From now on, history will be split into two distinct parts: before the coronavirus pandemic, and after it.
The spread of COVID-19 has led to changes across the board for people and businesses alike, and we’re all just trying to keep up! With a situation that’s changing so fast, it’s tough to make any predictions about what the future may look like.
That said, there’s no question that testing for COVID-19 will become an almost everyday occurrence. But how else will it disrupt the healthcare industry?
Here’s what we think might happen...
Much of the coronavirus testing debate has been centered on volume. Put simply: are we testing enough?
One solution to bring up the numbers — and to ensure safety and stability as we move beyond this phase of the pandemic — is testing at home. The only problem? Many of the home testing kits which have already been brought to market — like those made by Everlywell — are not FDA-approved. And the Food and Drug Administration changed its guidelines on March 21st 2020 to ban the collection of samples in the home.
There’s no doubt that these FDA restrictions will disrupt the adoption of home testing for COVID-19. But, as the situation progresses, it wouldn’t surprise us if the guidelines were revisited and relaxed.
Just as recent weeks have taught many the benefits of video conferencing, it’s likely that digital health solutions will see an uplift, too.
From remote consultations with doctors, to full-fledged remote diagnosis devices, there are various technologies which can enable a digital healthcare future. More specifically, these advancements make contactless healthcare possible, which may well be necessary if social distancing becomes the norm.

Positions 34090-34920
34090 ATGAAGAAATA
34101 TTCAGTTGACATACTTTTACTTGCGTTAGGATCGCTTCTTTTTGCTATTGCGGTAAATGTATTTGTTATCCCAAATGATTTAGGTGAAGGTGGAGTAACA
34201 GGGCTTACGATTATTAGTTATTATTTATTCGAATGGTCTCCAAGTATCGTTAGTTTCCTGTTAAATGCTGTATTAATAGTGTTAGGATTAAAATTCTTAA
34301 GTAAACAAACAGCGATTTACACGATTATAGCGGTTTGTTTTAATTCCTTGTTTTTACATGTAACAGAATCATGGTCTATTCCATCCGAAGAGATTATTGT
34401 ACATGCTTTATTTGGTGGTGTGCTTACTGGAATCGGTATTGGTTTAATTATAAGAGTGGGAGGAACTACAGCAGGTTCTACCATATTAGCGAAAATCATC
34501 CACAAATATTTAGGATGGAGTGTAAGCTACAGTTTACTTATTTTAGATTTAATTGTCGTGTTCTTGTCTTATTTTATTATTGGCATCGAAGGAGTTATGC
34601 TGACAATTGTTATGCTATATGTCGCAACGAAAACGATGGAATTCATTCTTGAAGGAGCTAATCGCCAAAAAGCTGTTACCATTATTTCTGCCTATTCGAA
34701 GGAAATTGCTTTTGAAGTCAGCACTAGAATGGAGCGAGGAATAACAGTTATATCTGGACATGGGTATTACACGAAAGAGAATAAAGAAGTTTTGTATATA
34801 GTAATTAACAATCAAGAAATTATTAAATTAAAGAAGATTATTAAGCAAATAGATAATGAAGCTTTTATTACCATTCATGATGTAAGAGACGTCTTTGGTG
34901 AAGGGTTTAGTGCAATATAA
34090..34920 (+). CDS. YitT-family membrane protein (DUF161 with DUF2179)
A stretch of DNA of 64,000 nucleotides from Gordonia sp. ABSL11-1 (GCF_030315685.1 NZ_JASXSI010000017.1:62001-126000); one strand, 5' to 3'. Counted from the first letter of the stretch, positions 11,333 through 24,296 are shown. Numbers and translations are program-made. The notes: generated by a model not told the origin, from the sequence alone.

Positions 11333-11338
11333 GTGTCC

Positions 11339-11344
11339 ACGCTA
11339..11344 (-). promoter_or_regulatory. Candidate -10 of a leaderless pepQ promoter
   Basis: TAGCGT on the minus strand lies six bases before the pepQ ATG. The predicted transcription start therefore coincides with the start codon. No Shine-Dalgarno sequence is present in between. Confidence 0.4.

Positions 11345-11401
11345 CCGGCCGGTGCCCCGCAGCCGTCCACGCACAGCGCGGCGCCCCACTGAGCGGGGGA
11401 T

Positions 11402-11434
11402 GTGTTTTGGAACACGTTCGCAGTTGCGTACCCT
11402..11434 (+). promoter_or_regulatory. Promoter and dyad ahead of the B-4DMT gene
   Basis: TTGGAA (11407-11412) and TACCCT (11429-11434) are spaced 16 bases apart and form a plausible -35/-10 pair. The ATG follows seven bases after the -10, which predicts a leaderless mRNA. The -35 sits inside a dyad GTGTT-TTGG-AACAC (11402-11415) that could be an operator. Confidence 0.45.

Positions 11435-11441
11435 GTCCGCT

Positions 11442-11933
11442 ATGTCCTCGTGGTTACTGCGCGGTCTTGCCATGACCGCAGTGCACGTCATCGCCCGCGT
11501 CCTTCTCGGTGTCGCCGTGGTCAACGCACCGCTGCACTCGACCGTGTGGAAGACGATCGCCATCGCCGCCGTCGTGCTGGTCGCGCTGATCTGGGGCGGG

Throw in the widespread adoption of real-time 5G connectivity and it’s easy to see how our physical health support will finally be online too.
As the old saying goes, necessity is the mother of invention.
In the case of the coronavirus crisis, being apart has forced us to find new ways to take care of not just our physical health, but our mental health too.
The combination of stress and confusion, and the inevitable cabin fever which sets in during lockdown, has led to a huge boost in the use of mental health apps and websites. The download of mindfulness apps increased by 25% in March, totaling 750,000 downloads. Interestingly, users are also logging in to group meditation practices, seeking a much-needed sense of community and belonging.
If nothing else, this surge in use is clear evidence that quality mental healthcare and support systems aren't just in demand — it’s a genuine need.
We built Blackcreek on a foundation of design-led innovation, and we’ve been privileged with the opportunity of putting our skills to use during the coronavirus pandemic, whether it’s by directly participating in the fight by helping companies launch home-based COVID-19 testing, or helping non-profits weather the storm by accelerating their digital transformation and online channels.
If, like many others, you’re wondering which direction to push your brand as we venture into this new normal, we’d love to talk.